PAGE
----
Is Money the Root of All Evil or the Root of All Good?


By David Leeper – 29, 2020

Among Leftists who believe in wealth redistribution through taxation, a favorite emotional weapon is guilt.  Relying subtly on the old myth that “Money is the Root of All Evil,” they hope to shame and intimidate hard-working, charitable, and religious people who have obtained their wealth honestly.

In her classic 1957 novel Atlas Shrugged, Ayn Rand delivers a stinging rebuke to this enduring myth about money and evil.  In a lengthy Shakespearean soliloquy, her character Francisco d’Anconia tells us (a) why money is actually at the root of all that is good in human interactions and (b) what happens to societies when people succumb to intimidation and shame about honestly obtained wealth.

Excerpts from the d’Anconia speech appear below, with my emphases added.  Where Rand uses the 1950’s term “industrialist”, you may assume that today she would instead use “entrepreneur” or “capitalist”.  See if you can spot the themes most relevant to today’s struggle between Conservatives and the Left’s “Democratic Socialists”.

“So you think that money is the root of all evil?” said Francisco d’Anconia. “Have you ever asked what is the root of money? Money is a tool of exchange, which can’t exist unless there are goods produced and men able to produce them. Money is the material shape of the principle that men who wish to deal with one another must deal by trade and give value for value. Money is not the tool of the moochers, who claim your product by tears, or of the looters, who take it from you by force. Money is made possible only by the men who produce. Is this what you consider evil?

“Run for your life from any man who tells you that money is evil.  That sentence is the leper’s bell of an approaching looter. So long as men live together on earth and need means to deal with one another — their only substitute, if they abandon money, is the muzzle of a gun.

“Do you wish to know [when disaster] is coming?  Watch money.  Money is the barometer of a society’s virtue. When you see that trading is done, not by consent, but by compulsion — when you see that in order to produce, you need to obtain permission from men who produce nothing — [when you see that] your laws don’t protect you against them, but protect them against you … you may know that your society is doomed.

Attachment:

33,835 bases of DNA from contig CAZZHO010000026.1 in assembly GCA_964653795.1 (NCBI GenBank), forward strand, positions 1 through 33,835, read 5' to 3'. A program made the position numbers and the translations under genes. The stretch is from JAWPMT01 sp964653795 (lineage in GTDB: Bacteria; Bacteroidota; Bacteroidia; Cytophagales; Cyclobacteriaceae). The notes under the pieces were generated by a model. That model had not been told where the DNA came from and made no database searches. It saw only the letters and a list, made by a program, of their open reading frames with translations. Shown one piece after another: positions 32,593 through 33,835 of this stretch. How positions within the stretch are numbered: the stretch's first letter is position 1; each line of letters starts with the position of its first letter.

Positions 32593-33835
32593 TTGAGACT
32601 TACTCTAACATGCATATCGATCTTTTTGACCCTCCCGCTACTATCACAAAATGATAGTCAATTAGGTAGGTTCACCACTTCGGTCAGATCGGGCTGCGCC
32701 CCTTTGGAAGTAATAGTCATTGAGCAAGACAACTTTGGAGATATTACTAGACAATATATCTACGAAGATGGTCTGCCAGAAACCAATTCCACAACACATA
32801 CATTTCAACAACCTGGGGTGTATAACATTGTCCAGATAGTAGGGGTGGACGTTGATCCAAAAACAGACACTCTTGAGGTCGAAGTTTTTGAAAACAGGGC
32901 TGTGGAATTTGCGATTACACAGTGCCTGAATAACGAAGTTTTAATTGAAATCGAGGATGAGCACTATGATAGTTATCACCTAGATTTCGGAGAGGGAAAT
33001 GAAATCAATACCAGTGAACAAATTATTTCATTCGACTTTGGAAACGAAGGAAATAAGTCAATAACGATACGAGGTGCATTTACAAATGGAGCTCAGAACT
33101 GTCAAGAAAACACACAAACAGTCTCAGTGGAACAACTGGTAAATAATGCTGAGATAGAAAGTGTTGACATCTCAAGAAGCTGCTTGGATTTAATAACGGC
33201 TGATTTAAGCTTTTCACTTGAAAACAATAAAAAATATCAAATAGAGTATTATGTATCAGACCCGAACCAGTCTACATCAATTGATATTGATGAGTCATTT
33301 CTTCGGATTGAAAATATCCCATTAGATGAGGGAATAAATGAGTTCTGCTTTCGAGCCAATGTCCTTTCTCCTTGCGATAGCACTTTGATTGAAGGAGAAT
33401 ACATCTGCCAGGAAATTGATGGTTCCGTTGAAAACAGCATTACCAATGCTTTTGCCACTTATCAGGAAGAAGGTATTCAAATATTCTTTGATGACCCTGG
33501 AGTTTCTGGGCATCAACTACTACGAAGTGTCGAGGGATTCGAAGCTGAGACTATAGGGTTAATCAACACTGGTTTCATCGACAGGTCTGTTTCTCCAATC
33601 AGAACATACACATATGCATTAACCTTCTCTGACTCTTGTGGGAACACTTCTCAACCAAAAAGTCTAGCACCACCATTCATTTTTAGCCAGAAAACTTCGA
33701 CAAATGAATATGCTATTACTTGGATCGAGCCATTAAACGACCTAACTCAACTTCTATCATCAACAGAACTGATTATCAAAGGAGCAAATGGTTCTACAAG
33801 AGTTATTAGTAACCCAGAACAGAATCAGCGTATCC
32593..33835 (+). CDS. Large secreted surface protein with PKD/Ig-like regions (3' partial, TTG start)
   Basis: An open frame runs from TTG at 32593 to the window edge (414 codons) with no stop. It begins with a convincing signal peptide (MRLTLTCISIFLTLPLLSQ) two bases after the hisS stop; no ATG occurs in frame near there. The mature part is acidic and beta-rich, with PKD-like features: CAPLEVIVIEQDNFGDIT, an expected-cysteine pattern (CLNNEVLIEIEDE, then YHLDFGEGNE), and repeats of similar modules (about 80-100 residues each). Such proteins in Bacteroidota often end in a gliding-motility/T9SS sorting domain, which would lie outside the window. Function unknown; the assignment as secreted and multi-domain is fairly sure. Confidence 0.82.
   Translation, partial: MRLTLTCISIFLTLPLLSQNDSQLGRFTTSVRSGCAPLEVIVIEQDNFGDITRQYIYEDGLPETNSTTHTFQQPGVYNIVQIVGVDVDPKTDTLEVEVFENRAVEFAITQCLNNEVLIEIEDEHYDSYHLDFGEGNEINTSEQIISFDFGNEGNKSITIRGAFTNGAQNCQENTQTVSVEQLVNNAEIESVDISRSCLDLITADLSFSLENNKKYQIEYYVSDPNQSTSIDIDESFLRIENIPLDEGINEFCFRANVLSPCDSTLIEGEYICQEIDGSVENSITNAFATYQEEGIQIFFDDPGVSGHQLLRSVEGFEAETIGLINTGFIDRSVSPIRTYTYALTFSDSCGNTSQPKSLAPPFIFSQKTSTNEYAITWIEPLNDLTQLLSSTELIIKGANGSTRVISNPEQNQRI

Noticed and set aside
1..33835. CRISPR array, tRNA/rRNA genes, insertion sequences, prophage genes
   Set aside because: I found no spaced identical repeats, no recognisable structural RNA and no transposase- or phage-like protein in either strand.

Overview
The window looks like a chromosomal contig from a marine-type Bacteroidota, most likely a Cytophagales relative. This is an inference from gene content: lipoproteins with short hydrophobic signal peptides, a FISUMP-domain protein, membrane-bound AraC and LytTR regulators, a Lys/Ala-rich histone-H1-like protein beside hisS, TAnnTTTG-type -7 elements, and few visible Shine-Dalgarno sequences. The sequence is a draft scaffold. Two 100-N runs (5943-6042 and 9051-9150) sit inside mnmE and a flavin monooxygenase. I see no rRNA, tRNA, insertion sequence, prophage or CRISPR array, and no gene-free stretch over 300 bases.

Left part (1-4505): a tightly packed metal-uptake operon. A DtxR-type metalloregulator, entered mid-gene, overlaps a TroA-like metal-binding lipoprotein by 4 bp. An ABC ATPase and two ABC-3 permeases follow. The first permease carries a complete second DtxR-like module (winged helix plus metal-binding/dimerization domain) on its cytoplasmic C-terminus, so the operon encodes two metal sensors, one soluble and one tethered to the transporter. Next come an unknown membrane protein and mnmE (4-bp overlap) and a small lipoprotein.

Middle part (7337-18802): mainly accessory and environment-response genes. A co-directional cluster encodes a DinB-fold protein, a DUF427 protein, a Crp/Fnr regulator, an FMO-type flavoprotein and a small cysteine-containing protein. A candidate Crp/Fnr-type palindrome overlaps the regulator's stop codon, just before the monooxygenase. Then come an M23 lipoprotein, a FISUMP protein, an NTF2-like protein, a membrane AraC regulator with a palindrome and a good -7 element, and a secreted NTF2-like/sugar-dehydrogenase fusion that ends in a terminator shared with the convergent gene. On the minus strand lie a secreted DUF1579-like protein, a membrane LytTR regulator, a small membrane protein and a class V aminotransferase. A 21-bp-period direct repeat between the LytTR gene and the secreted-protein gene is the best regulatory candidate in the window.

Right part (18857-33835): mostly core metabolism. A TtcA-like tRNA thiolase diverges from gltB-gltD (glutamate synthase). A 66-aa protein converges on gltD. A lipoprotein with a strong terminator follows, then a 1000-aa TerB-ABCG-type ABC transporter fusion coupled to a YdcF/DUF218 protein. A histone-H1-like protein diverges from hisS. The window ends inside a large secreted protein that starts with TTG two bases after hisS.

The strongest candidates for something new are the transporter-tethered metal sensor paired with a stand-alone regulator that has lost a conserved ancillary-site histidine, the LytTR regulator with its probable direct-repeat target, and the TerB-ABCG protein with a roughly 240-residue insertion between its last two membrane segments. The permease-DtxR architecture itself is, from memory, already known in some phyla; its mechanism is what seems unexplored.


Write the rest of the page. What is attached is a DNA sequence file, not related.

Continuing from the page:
“Whenever destroyers appear among men, they start by destroying money, for money is men’s protection and the base of a moral existence. Destroyers seize gold and leave to its owners a counterfeit pile of paper.  … Paper [money] is a check drawn by legal looters upon an account which is not theirs: upon the virtue of the victims. Watch for the day when it bounces, marked, ‘Account overdrawn.’

“When you have made evil the means of survival, do not expect men to remain good. … Do not expect them to produce when production is punished and looting rewarded.

“To the glory of mankind, there was, for the first and only time in history, a country of money — and I have no higher, more reverent tribute to pay to America, for this means: a country of reason, justice, freedom, production, achievement. For the first time, man’s mind and money were set free, and there were no fortunes-by-conquest, but only fortunes-by-work, and instead of swordsmen and slaves, there appeared the real maker of wealth, the greatest worker, the highest type of human being — the self-made man — the American industrialist.

“If you ask me to name the proudest distinction of Americans, I would choose — because it contains all the others — the fact that [Americans] were the people who created the phrase ‘to make money.’ No other language or nation had ever used these words before; men had always thought of wealth as a static quantity — to be seized, begged, inherited, shared, looted or obtained as a favor. Americans were the first to understand that wealth has to be created. The words ‘to make money’ hold the essence of human morality.

“Yet these were the words for which Americans were denounced by the rotted cultures of the looters’ continents. Now the looters’ credo has brought you to regard your proudest achievements as a hallmark of shame, your prosperity as guilt, your greatest men, the industrialists, as blackguards …

“Until and unless you discover that money is the root of all good, you ask for your own destruction. When money ceases to be the tool by which men deal with one another, then men become the tools of men. Blood, whips, and guns — or dollars. Take your choice — there is no other — and your time is running out.

The entire d’Anconia speech is worth re-reading from time to time, especially when one hears Bernie Sanders or his socialistic, new-world-order acolytes condemn capitalism, promote wealth redistribution, or try to lay a “guilt trip” on those who have obtained their wealth honestly.  If you are among those people, stand tall and fight back for all of us with passion, purpose, and pride!

Deplorable David